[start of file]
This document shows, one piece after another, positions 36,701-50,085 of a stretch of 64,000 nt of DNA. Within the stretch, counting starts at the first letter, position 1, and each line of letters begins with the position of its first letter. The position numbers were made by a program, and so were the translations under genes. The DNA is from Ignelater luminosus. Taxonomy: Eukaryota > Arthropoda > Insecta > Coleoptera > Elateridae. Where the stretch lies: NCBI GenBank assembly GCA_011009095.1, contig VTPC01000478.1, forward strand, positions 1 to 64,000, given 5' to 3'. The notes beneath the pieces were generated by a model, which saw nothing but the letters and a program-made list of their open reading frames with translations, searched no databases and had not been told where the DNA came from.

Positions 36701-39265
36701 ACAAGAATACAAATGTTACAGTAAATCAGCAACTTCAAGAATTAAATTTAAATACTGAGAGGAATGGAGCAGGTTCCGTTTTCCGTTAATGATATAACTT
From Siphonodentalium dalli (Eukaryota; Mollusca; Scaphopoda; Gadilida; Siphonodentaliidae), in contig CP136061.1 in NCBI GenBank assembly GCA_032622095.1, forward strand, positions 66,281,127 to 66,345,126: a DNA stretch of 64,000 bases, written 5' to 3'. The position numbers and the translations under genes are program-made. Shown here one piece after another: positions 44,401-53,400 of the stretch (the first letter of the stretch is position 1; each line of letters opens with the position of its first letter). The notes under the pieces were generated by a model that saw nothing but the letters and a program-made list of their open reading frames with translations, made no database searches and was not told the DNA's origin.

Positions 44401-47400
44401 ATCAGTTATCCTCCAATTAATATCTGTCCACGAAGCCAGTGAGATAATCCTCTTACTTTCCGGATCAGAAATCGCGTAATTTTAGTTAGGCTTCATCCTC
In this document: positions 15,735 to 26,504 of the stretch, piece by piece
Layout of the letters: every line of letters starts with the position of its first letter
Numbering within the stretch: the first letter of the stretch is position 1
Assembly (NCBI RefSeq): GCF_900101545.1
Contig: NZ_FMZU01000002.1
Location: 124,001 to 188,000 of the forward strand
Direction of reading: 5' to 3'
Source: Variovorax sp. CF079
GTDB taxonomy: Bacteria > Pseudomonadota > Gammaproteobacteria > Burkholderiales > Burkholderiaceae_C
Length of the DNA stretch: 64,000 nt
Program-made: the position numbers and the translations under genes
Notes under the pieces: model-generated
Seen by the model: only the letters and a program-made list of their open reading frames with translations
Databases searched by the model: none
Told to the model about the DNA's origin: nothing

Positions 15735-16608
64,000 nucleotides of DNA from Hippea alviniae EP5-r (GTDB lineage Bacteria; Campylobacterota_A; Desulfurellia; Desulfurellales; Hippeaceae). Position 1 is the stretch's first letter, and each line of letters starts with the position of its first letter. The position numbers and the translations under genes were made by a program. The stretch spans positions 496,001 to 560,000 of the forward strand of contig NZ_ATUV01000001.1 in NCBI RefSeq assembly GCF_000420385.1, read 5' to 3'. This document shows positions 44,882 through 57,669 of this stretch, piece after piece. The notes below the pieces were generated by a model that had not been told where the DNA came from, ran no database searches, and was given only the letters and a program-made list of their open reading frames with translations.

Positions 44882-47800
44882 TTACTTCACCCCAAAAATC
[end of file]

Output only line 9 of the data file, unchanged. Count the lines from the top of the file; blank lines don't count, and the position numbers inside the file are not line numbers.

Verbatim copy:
Numbering within the stretch: the first letter of the stretch is position 1